Good morning, Broadsheet readers! Elizabeth Holmes punts on her Zika test, Simone Biles breaks with her longtime coach, and Hillary’s top techie talks. Enjoy your Wednesday.
• On board with tech. According to new research from Accenture, female members of corporate boards are nearly twice as likely as their male counterparts to have professional technology experience—which the study defined as either holding a key tech position (such as CTO or CIO) or having senior-level responsibility at a technology company. In the U.S., 26% of female board members have tech experience, vs. 17% of men.
While it’s worth mentioning that the size sample of female directors is (unfortunately) relatively small, this research suggests that, in a world where every company is on some level a tech company, gaining technical skills and experience may be your best bet. If nothing else, let’s think of this as yet another reason why we need to focus our energy on encouraging girls in STEM—in the classroom, but also throughout their careers.
ALSO IN THE HEADLINES
• Theranos gets bitten. In the latest setback for Elizabeth Holmes’ blood-testing company, Theranos has withdrawn its request for emergency clearance of a Zika blood test, after federal regulators found that the company didn’t include proper patient safeguards in a study of the new product.
• Angela’s Apple makeover. Angela Ahrendts—the former Burberry CEO who became Apple’s retail chief in 2014—talks to Fortune about her plans for the tech giant’s iconic stores. “We are reinventing the role our stores and employees play in the community,” says Ahrendts, who appeared at No. 16 on Fortune‘s 2015 list of Most Powerful Women. “We want to be more like a town square, where the best of Apple comes together and everyone is welcome.”
• Endless emails. The State Department says about 30 emails recovered during the FBI’s now-closed investigation into Hillary Clinton’s private server relate to the 2012 Benghazi attack.
• Nguyen on the rise. After surviving a rape in 2013, Amanda Nguyen founded Rise, a nonprofit that advocates for the rights of survivors. She and her organization have worked to help introduce two bills dedicated to protecting the legal rights of sexual assault victims: One in Massachusetts (where she was raped) and a federal bill, which passed unanimously through the Senate and is expected to reach the House in September.
• Clinton’s tech whisperer. Stephanie Hannon, chief technology officer for Hillary Clinton’s campaign, talked in a ProductHunt Q&A about how she put together a team of about 40% women, why the campaign relies on Slack, and when they plan to roll out an Android app for volunteers.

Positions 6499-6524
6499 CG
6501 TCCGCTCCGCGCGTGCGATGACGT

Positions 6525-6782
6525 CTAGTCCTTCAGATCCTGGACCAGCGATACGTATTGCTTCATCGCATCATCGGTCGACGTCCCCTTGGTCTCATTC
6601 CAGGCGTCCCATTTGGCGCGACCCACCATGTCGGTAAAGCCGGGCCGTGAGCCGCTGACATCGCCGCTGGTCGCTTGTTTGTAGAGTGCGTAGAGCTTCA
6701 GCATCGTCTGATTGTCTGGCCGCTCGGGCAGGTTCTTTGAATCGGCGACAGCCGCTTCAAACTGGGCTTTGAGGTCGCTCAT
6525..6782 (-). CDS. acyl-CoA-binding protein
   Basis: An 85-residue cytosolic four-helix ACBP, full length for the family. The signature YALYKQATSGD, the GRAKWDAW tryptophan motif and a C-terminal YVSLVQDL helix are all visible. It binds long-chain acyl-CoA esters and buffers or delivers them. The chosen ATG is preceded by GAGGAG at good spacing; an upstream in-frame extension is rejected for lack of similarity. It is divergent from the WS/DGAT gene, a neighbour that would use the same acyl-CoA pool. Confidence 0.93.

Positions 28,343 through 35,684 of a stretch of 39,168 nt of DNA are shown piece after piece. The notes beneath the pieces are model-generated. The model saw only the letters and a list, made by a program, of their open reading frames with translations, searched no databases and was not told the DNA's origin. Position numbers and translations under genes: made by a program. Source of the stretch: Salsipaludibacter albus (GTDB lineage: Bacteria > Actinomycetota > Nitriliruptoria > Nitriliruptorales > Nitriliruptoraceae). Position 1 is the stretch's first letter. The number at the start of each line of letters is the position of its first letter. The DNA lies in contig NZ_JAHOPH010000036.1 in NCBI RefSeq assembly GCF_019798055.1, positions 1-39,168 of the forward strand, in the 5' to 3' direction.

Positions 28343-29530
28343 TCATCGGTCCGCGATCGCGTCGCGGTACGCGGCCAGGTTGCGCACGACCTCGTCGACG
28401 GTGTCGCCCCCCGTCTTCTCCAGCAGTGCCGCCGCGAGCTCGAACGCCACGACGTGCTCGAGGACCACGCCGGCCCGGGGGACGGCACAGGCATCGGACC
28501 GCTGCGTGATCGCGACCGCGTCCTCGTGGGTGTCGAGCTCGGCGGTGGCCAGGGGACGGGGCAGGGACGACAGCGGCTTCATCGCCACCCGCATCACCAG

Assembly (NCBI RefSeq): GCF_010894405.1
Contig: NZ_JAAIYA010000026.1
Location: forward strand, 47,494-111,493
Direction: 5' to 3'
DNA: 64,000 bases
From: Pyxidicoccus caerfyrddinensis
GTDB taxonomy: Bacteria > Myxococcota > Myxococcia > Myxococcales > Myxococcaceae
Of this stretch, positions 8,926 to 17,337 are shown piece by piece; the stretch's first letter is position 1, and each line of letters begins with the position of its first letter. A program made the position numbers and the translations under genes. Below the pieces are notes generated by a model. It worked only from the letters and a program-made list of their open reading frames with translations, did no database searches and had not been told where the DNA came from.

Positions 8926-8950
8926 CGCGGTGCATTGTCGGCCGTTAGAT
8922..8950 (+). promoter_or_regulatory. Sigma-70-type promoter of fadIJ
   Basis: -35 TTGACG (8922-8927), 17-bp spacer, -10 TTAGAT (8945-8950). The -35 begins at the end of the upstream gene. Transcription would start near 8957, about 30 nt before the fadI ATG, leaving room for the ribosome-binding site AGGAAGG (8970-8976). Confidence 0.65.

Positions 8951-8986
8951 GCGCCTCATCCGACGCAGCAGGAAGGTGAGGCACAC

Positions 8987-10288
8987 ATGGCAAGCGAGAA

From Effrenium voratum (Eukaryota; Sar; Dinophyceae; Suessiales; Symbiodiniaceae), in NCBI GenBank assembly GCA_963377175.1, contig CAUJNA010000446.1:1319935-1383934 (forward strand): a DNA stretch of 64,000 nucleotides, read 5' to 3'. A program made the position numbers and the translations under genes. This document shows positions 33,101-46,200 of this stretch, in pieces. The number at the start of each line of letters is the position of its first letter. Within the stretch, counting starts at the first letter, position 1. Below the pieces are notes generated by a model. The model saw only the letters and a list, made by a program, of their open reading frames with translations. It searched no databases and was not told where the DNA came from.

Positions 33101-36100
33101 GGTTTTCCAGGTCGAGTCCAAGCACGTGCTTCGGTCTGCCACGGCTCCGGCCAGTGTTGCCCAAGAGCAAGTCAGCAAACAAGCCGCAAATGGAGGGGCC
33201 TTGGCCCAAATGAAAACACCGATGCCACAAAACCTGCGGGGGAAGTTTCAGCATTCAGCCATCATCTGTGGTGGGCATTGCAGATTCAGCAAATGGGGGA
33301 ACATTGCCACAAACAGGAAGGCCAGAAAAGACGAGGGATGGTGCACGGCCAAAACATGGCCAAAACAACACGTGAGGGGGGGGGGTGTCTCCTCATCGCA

MOVERS AND SHAKERS: David’s Bridal CEO Pam Wallack has stepped down.
IN CASE YOU MISSED IT
• Whitman hits the stump. HPE CEO Meg Whitman, a well-known Republican who backed Chris Christie for president during the primaries, made waves earlier this month when she came out in favor of Hillary Clinton. Now Whitman is putting her time where her mouth is, campaigning for Clinton in Denver yesterday.
• Showing their work. Here’s an excerpt from the forthcoming book Hidden Figures, which tells the story of how a group of black female mathematicians helped NASA win the space race. A related movie will be released in January 2017.
New York Magazine
• Biles says bye. Simone Biles has parted ways with Aimee Boorman, who has been her mentor and gymnastics coach for the past 11 years.
• Fashion’s vote. Elie Tahari’s new fall campaign, titled “Madam President,” features a model posing behind the desk in the Oval Office, speaking from behind a lectern with the presidential seal, and taking a walk-and-talk briefing while surrounded by the Secret Service.
New York Times
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ON MY RADAR
Victim in New Hampshire prep school sexual assault case speaks out
Old Navy Ghostbusters toddler shirts remind us that sexism starts young
French PM suggests naked breasts represent France better than a headscarf
Chinese women head oversees to freeze their eggs
New York Times
|Beware; for I am fearless, and therefore powerful.|
| -- Mary Shelley's Frankenstein. Shelley would have been 219 on Tuesday |